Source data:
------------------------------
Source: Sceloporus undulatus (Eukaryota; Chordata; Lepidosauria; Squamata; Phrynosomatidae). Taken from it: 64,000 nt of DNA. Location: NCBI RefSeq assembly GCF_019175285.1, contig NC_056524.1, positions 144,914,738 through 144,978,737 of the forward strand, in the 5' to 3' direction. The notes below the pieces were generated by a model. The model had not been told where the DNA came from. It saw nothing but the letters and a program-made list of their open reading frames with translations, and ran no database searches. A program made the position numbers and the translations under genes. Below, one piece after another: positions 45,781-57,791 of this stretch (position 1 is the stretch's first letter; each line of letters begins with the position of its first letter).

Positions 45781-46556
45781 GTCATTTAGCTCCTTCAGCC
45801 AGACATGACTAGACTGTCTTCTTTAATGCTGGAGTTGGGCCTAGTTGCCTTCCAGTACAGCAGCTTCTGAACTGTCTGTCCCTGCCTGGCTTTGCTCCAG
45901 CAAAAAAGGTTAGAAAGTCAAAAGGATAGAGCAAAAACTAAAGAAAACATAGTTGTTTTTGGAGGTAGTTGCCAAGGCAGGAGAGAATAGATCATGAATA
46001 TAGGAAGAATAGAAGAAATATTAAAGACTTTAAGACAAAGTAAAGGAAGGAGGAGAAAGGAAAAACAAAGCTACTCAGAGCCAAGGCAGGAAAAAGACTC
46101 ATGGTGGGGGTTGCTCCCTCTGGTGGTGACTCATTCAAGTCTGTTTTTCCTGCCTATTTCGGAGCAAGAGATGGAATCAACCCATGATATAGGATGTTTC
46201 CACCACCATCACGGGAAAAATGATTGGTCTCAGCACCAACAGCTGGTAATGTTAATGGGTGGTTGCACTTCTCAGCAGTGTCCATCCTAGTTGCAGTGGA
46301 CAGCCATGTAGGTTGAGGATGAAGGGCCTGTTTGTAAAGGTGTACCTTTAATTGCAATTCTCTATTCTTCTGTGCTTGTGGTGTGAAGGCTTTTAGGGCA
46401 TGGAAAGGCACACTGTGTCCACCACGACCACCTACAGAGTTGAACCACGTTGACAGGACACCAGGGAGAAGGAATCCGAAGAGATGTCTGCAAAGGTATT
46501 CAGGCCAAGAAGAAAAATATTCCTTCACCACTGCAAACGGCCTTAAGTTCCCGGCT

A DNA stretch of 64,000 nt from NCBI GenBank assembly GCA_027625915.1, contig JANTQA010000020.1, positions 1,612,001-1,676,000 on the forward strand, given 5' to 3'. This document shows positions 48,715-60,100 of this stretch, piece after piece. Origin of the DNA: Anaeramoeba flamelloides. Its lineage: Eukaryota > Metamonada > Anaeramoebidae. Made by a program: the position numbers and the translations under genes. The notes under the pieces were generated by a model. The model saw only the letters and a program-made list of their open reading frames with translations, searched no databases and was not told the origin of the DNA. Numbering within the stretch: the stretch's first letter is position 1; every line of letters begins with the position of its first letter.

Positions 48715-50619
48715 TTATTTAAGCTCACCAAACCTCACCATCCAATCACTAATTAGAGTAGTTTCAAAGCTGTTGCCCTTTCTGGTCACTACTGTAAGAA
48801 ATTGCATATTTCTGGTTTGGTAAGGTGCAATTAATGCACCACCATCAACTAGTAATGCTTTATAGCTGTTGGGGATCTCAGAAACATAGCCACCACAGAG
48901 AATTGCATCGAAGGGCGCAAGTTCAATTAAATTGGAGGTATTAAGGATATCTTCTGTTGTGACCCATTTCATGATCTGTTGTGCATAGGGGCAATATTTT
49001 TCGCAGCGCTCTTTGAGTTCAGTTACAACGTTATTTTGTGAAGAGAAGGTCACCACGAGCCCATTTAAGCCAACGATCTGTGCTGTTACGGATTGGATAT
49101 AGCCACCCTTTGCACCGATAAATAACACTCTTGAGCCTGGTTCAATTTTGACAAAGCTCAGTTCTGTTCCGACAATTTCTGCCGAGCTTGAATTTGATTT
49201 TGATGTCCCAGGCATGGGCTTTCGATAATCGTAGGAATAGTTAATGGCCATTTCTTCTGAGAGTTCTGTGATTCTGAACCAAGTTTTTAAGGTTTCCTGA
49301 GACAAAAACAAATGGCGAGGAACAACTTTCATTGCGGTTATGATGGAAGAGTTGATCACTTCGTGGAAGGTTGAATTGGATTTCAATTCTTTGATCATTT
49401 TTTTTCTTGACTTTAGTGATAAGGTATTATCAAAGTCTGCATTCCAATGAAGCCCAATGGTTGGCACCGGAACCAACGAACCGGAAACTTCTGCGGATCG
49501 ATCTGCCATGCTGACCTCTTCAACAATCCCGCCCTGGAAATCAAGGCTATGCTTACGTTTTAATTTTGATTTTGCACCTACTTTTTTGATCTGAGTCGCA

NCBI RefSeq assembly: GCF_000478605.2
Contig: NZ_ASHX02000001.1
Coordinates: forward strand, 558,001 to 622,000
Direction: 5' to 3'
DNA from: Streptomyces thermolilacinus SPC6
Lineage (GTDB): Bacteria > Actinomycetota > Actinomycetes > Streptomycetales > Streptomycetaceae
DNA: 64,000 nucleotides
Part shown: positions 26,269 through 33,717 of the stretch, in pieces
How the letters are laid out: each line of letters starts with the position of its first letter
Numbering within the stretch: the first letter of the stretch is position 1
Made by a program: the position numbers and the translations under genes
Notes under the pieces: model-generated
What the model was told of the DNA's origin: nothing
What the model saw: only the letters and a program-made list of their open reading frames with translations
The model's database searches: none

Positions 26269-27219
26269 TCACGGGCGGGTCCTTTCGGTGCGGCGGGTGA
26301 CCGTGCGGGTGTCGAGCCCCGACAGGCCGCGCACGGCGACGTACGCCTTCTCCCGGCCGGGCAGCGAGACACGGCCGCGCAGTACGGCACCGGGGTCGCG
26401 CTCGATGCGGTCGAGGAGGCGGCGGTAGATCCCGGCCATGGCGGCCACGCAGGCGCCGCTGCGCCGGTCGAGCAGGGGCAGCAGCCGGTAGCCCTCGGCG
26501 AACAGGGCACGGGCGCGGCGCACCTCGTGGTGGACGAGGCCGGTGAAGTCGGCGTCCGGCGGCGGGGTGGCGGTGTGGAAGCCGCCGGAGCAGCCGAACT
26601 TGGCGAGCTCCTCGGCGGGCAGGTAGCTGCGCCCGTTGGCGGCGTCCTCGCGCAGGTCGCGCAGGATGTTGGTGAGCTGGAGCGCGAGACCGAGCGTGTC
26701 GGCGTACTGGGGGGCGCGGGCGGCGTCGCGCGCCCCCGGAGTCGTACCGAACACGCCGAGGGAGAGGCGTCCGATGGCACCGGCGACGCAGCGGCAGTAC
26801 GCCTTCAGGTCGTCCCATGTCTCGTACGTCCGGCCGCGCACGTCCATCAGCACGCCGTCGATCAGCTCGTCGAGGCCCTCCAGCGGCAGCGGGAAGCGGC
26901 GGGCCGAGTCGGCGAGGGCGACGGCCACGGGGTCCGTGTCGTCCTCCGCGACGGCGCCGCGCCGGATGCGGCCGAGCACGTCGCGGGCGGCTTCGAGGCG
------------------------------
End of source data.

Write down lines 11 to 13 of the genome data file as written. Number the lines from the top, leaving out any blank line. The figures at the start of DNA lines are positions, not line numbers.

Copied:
46501 CAGGCCAAGAAGAAAAATATTCCTTCACCACTGCAAACGGCCTTAAGTTCCCGGCT

A DNA stretch of 64,000 nt from NCBI GenBank assembly GCA_027625915.1, contig JANTQA010000020.1, positions 1,612,001-1,676,000 on the forward strand, given 5' to 3'. This document shows positions 48,715-60,100 of this stretch, piece after piece. Origin of the DNA: Anaeramoeba flamelloides. Its lineage: Eukaryota > Metamonada > Anaeramoebidae. Made by a program: the position numbers and the translations under genes. The notes under the pieces were generated by a model. The model saw only the letters and a program-made list of their open reading frames with translations, searched no databases and was not told the origin of the DNA. Numbering within the stretch: the stretch's first letter is position 1; every line of letters begins with the position of its first letter.

Positions 48715-50619